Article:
In 1980 this and other ports regularly went on strike. In 1990, 330,923 days were lost through strikes, the highest proportion in the OECD. Compare that to last year when 11,778 days were lost. The lowest since 1934.

ACT's employment policy is based around the fact that it's the private sector not the state that creates jobs. The state's role is to make it easier for a New Zealand citizen to offer a fellow citizen a job. Since the introduction of the Employment Contracts Act over 270,000 new jobs have been created and 66% of these jobs are full time.

If you analyse the policies of the parties of the left they are based around the mistaken belief that it's the state that creates jobs and it's government's role to make it difficult, complex and expensive to offer your fellow citizens a job.

It's ACT's belief, which in this electorate I can substantiate through surveys and my close links with the small business community, that there is no shortage of potential jobs.

Wellington is leading the way in job creation. Wellington has the lowest unemployment of any city in New Zealand. It is vital that the labour market remains flexible. New Zealand is thankfully long past the days of just being open for business from nine to five Monday to Friday.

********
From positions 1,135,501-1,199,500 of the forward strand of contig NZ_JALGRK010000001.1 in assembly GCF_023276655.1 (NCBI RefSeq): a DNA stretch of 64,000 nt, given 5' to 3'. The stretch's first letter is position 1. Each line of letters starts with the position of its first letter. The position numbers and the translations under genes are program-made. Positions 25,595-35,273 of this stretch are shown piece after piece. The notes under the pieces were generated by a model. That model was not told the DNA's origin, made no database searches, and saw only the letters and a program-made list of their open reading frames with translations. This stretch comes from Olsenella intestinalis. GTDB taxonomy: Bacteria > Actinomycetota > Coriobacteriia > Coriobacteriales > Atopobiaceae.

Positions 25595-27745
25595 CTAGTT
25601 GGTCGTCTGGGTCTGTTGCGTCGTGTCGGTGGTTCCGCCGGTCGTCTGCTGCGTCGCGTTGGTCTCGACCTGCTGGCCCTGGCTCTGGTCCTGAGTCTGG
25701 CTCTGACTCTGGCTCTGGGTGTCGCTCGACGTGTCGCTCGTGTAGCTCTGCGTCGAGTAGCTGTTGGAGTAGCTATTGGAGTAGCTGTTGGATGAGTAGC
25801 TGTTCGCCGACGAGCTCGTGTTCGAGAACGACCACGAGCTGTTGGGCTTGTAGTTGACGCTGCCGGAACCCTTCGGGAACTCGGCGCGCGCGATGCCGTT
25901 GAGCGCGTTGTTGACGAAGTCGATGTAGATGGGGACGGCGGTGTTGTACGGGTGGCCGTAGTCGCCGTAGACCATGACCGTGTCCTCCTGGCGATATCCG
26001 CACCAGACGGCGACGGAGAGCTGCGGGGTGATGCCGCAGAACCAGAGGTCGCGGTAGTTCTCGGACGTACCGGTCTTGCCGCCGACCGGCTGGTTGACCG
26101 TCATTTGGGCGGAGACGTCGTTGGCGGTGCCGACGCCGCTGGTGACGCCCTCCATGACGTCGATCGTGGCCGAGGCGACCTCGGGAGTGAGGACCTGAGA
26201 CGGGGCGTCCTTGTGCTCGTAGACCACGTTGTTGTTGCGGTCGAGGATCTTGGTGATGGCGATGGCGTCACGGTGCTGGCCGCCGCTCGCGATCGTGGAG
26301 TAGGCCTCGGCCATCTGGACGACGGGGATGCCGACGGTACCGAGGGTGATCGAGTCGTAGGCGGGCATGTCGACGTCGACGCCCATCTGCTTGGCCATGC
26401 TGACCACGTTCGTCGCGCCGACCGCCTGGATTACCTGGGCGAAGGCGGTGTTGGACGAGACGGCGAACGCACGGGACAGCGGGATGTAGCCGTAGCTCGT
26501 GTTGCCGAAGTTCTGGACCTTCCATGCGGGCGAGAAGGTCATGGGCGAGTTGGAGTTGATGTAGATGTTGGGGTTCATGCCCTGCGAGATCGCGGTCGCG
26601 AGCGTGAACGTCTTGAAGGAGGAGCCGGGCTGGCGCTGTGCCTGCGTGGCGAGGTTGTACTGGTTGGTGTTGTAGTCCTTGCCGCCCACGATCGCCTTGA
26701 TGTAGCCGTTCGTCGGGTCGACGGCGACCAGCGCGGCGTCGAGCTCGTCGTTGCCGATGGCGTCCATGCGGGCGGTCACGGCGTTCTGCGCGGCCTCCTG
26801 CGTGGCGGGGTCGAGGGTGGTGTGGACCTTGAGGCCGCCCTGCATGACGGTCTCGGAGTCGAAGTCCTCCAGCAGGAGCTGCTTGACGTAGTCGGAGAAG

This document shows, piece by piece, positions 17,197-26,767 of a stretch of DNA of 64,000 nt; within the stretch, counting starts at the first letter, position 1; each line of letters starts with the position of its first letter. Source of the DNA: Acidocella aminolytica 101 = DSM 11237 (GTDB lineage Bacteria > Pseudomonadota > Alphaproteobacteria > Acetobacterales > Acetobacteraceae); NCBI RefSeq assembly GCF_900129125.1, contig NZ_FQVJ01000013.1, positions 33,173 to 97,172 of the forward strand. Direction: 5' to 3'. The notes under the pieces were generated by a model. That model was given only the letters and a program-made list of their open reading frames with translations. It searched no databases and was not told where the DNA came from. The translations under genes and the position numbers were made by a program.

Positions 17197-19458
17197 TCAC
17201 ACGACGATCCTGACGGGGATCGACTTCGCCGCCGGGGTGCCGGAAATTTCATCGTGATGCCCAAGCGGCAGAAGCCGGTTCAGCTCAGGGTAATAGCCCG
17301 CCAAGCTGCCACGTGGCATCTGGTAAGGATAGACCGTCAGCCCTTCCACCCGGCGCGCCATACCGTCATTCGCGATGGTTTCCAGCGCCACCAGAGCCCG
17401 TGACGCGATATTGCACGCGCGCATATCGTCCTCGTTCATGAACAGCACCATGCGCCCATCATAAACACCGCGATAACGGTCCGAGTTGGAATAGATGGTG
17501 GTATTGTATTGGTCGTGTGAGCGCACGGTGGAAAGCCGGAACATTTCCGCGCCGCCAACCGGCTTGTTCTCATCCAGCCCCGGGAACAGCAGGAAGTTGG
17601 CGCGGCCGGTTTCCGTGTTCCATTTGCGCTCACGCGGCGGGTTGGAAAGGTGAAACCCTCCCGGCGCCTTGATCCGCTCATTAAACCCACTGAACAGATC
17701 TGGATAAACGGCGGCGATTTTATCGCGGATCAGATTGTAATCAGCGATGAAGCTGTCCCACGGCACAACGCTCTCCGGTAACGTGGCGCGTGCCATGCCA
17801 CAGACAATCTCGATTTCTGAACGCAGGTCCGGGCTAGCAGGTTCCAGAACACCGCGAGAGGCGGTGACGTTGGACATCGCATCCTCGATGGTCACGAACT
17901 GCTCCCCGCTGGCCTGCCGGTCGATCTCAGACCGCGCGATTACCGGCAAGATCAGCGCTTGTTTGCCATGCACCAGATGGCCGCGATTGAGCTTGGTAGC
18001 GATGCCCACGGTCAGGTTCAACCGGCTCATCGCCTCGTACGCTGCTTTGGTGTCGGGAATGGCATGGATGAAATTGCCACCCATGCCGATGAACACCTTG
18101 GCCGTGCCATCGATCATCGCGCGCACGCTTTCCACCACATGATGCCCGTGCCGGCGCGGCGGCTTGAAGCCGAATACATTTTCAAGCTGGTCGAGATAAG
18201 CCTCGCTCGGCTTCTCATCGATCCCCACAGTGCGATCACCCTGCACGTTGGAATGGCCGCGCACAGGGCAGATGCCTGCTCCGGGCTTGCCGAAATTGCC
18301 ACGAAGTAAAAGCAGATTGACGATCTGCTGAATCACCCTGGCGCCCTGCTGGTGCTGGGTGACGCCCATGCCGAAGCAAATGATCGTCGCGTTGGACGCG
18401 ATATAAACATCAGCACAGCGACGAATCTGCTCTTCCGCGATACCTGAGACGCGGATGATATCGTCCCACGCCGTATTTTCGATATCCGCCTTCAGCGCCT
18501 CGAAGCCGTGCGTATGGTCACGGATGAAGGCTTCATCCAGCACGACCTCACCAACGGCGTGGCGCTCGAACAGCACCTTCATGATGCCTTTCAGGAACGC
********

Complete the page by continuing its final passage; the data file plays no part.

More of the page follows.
What the left doesn't understand is that New Zealand is a nation of small businesses. This cold store, which is going to employ around 20 to 30 people, is by New Zealand standards a big business. Some 49,600 net new small businesses are working in our economy. 90% of enterprises in New Zealand employ less than five people. For a company that size, a wrongful dismissal grievance claim which on average settles for $6,000 with a $4,000 legal fee, is a crippling burden.

Small businesses that have been hit by such claims become cautious about employing others. Other employers are just too scared to take the risk. ACT's proposal to have a probationary employment period of six months before either the employer or employee can sue will encourage many firms to take on new staff.

ACT's proposal of a six month probationary period is very fair- in Britain under Tony Blair's government the probationary period is 12 months.